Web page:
Thomas Barwick—Getty Images
January 4, 2017 4:45 PM EST

A new female-only members club has become a focal point for the dialogue around the need for spaces where men need not apply. As profiled in Bloomberg, the Wing is one of the more high-profile examples of the new demand for all-women workspaces.

The value of such spaces has been gaining traction lately, whether in the form of capitalizing on the sense of safety in beauty salons to connect domestic violence survivors to the resources they need or slightly more divisive ideas like a place to eat wings away from the male gaze.

Kidding – the Wing is actually more of a social club with amenities like a lactation room and “makeup on demand,” co-founded last October by 29-year-old Audrey Gelman.

“He’s basically the only man that comes through here,” Gelman said of a passing AV guy.

As Bloomberg noted, there’s a new wave of similar venues popping up all over the place, including SheWorks Collective and New Women Space in New York City, Hera Hub in Phoenix, Southern California, Washington, D.C. and Stockholm, plus the forthcoming Rise Collaborative in St. Louis. Male-dominated spaces can cause women measurably increased stress, and that’s what the Wing and others are looking to relieve.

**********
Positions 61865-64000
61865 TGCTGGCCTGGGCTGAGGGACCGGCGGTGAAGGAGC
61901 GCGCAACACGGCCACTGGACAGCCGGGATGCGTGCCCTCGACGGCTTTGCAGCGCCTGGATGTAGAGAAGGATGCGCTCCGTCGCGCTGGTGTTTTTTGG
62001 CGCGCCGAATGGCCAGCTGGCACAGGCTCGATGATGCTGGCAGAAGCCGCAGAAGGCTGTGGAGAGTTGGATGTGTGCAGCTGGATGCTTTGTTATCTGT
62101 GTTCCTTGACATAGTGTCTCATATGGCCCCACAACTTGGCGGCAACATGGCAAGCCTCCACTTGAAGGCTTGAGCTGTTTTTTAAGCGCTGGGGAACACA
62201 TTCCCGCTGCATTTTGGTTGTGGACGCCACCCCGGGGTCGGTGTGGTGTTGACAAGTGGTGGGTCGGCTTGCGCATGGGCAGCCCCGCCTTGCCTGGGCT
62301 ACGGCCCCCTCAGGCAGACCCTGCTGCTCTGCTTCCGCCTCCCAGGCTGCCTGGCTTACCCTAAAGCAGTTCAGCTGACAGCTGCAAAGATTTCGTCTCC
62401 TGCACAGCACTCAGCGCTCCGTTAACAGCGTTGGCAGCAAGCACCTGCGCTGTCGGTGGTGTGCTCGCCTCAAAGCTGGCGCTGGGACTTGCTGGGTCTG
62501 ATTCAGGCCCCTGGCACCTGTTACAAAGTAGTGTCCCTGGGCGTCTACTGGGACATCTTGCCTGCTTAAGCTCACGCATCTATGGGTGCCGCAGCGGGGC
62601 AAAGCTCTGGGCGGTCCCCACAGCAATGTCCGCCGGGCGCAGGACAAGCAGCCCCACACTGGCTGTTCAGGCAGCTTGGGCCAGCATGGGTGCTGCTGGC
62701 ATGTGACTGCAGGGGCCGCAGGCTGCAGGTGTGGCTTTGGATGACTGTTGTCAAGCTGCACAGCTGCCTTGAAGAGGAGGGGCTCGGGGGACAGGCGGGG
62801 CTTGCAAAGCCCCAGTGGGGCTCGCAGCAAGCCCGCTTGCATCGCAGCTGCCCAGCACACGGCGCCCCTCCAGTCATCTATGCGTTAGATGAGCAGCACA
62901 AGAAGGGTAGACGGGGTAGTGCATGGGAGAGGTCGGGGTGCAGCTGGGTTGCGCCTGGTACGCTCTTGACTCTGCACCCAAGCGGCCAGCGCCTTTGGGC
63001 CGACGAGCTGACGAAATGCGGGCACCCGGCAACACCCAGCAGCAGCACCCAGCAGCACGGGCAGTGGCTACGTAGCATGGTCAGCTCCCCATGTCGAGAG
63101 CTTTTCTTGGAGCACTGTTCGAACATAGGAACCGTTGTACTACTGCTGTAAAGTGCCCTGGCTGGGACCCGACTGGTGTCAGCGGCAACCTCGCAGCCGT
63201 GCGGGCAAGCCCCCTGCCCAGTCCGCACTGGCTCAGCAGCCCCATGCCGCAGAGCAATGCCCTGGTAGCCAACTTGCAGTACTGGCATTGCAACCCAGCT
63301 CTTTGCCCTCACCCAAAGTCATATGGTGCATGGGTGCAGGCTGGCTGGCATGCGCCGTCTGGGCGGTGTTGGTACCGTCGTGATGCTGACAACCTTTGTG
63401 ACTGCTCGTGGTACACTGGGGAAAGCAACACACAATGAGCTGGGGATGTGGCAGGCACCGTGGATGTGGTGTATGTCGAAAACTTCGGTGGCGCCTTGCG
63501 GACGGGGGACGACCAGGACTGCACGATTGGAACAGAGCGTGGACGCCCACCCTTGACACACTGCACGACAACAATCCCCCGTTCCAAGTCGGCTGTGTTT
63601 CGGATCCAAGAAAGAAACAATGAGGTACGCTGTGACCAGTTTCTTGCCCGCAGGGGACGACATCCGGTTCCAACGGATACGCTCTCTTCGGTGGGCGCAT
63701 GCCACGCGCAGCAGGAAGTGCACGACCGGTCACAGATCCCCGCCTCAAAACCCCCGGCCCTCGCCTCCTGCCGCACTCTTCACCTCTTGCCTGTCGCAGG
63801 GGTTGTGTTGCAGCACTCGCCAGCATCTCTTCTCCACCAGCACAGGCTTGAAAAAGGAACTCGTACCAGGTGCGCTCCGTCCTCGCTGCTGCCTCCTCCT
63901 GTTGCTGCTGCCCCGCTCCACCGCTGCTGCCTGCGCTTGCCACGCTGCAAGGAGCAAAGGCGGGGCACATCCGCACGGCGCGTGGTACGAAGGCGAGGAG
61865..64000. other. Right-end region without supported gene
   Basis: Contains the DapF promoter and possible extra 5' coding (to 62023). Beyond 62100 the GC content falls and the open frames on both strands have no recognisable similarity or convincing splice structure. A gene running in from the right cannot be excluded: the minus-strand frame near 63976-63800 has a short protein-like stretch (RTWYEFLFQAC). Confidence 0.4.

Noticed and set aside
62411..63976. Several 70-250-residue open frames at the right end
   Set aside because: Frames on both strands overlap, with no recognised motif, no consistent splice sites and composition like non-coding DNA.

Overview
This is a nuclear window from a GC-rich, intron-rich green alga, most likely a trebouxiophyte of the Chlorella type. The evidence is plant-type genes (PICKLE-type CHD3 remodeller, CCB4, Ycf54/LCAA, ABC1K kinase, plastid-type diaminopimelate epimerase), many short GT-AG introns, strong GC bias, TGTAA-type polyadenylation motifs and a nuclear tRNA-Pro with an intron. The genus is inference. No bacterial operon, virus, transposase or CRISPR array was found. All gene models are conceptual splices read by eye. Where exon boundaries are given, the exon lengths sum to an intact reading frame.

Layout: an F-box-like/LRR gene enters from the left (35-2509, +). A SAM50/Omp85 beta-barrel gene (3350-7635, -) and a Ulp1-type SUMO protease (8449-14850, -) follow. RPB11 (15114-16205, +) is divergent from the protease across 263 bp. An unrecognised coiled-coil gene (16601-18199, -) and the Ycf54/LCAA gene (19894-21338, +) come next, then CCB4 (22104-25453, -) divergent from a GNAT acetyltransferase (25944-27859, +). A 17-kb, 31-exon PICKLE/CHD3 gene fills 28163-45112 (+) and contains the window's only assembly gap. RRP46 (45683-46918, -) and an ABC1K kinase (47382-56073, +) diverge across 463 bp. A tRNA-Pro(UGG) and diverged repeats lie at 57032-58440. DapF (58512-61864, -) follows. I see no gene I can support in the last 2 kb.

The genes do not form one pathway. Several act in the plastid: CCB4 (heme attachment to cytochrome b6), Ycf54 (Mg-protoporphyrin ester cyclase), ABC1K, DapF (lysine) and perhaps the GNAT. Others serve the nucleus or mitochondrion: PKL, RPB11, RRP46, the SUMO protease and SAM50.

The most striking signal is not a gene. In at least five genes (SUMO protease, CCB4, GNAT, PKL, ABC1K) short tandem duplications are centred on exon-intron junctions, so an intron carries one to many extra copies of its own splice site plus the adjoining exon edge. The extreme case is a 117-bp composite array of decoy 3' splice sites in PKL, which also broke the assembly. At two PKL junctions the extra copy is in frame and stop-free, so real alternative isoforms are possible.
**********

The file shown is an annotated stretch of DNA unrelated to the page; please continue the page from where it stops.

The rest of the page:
“Women are craving community, connection, and confidence, and that’s what we’re going to give them,” Rise Collaborative founder Stacy Taubman told. Bloomberg.

Social clubs are not a relatively new idea, but women-only ones – on this kind of scale – are. At $1,950 for an annual membership (or $185 per month) with a $100 registration fee – none of which includes the amenities – the Wing is cheaper than some other co-working spaces like WeWork ($220 per month). Still, the demographic skews toward wealthy, successful millennials (a third of the Wing’s members are from Brooklyn) and has something of an air of refinement and exclusion – not just gender-based – about its aesthetic. When the Bloomberg writer asked if the Wing would grant scholarships, Gelman replied “I don’t think the [male] CEO of WeWork is being asked if he’s giving out scholarships,” the various cultural implications of which we’re not even going to attempt to parse here.

What’s much more clear is that the Wing and its peers are becoming increasingly visible – and profitable. Membership has doubled since Gelman opened up shop.

[H/T Bloomberg]

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